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CIADI increases focus on interdisciplinary research

Research at the institute contributes to safer, faster, cleaner air transportation
Posted on November 19, 2015

The Concordia Institute of Aerospace Design & Innovation (CIADI) has demonstrated its leadership by providing its industry partners with qualified employees since 2001. CIADI recently expanded its mandate and increased its research contribution to the field of aerospace, using interdisciplinary and interfaculty approaches.

Projects of CIADI's 60 affiliated researchers provide solutions to challenges facing the aerospace industry, helping to make air transportation faster, easier and cleaner. Some CIADI researchers describe the positive impact of their work on air transportation.

Air-Transport Engineering and Aviation Management

Ali Akgunduz’s research interests include revenue management, air traffic flow management, aircraft fuel consumption optimization, airport capacity management and application of simulation on transportation. Akgunduz focuses on planes speed selection during the total journey to reduce fuel consumption and optimize flight time while targeting the elimination of collisions in the air. By ensuring flights arrive at their scheduled times (not early or late), use as little fuel as possible and don’t affect the flight paths of other planes, his research helps control costs related to fuel-consumption and airport fines.

Akgunduz is associate dean, Academic Programs and Undergraduate Activities in the Faculty of Engineering and Computer Science and an associate professor in the Department of Mechanical and Industrial Engineering. Prior to joining Concordia University, Akgunduz worked as a research and development analyst in Revenue Management at United Airlines in Chicago.

Modelling and Simulation

Wahid Ghaly’s research focus is on multidisciplinary analysis, design and optimization of gas turbine engines. This involves developing aerodynamic design and optimization methods for turbine and compressor stages, the integration of the developed design methods into the engine design system, and optimization of the design process to eliminate any bottle necks or delays.

Ghaly’s research illustrates the interdisciplinary nature of CIADI since his work involves several mechanical engineering as well as industrial engineering disciplines. Ghaly is a professor in the Department of Mechanical and Industrial Engineering.

Other research in this area focuses on power plant simulation, manufacturing simulation, structural simulation using virtual reality, computer aided design, finite element method and other tools, computational fluid dynamics simulation for aerodynamic loads prediction, icing and ice protection, fuel spray atomization, flight simulation and validation including simulated testing etc. 

Space and Autonomous Systems

Krzysztof Skonieczny’s research program involves the study of space robots and how they interact with terrain: through driving, gripping, sampling, and digging. These areas of research will help maintain Canada’s global leadership in space robotics. As robotic space exploration targets more and more extreme terrains on the Moon, Mars, and asteroids, an accurate understanding of how robots can interact with these terrains improves chances of success. Advanced rovers able to drive on steeper sandy slopes would open exploration to a significant number of new craters and mountains. Efficient planning of robot routes can get more out of power-starved space missions.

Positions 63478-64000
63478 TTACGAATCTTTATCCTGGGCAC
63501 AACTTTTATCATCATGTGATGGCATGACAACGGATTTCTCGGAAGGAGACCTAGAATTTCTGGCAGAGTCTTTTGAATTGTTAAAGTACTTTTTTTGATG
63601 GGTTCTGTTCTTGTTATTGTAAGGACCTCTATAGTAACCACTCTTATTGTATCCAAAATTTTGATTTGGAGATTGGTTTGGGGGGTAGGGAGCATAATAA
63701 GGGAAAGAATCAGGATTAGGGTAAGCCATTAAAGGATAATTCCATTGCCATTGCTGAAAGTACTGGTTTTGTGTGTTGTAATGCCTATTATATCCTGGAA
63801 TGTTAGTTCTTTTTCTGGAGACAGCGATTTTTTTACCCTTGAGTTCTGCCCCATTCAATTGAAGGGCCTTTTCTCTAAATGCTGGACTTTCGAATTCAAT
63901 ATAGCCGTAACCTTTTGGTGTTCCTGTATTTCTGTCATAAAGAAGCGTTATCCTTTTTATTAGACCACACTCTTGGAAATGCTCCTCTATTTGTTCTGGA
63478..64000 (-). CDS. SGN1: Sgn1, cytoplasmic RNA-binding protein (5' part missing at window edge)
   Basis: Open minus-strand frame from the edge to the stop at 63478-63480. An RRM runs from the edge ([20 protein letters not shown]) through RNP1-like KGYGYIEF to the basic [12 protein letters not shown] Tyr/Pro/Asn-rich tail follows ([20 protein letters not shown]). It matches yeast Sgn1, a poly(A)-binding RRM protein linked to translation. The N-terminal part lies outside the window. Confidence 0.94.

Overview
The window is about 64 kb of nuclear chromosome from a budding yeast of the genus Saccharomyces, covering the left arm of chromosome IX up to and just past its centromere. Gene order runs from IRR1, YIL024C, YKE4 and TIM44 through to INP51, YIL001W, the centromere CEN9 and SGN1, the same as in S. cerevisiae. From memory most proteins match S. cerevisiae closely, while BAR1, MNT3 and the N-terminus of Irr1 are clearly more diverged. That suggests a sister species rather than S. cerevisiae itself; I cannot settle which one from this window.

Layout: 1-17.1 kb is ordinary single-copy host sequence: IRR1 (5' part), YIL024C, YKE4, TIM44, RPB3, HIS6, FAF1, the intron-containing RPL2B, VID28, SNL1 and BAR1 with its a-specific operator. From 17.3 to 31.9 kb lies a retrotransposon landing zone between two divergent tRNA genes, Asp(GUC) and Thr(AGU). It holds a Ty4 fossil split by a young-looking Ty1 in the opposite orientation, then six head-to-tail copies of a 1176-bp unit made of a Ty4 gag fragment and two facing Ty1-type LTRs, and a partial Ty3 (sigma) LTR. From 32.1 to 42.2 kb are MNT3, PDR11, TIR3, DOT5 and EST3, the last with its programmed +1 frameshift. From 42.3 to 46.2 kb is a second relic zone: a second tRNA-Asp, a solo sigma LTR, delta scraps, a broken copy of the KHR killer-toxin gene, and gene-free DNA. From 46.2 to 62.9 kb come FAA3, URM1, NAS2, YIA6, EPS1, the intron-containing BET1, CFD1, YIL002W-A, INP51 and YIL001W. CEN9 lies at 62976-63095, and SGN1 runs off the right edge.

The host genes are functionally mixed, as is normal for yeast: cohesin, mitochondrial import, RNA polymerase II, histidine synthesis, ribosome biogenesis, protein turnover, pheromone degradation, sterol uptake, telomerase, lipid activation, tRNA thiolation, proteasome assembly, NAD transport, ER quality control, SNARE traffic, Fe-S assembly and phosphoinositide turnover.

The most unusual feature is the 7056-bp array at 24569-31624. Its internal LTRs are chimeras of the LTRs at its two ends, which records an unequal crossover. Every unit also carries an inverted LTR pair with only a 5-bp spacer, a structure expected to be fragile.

This research lies at the interface between electrical/computer engineering and mechanical engineering, because it develops control and computation based on newly developed models of mechanical rover-terrain interactions.

Skonieczny is an assistant professor in the Department of Electrical and Computer Engineering.

Structures, Materials and Manufacturing

Ali Dolatabadi’s main research topic is the use of superhydrophobic and icephobic coatings to prevent the build-up of ice on the wings of aircraft. He is involved in two projects on the topics with the Consortium de recherche et d’innovation en aérospaciale du Québec (CRIAQ).

Dolatabadi’s research teams have developed numerical tools to increase the durability of the materials on an aircraft that are impacted by icing in the air. Their research also involves actively working on the development of durable superhydrophobic coatings that repel water from the surface of these parts delaying the icing process.

This research theme focuses on structural design development and certification, manufacturing methods including additive manufacturing, automated fiber placement, out-of-autoclave processing, high speed machining etc. and new materials applications including nano-materials, new metallic alloys, thermal spray and surface engineering, hazardous materials avoidance, computational materials design etc.

Dolatabadi is graduate and PhD program director and professor in the Department of Mechanical and Industrial Engineering.

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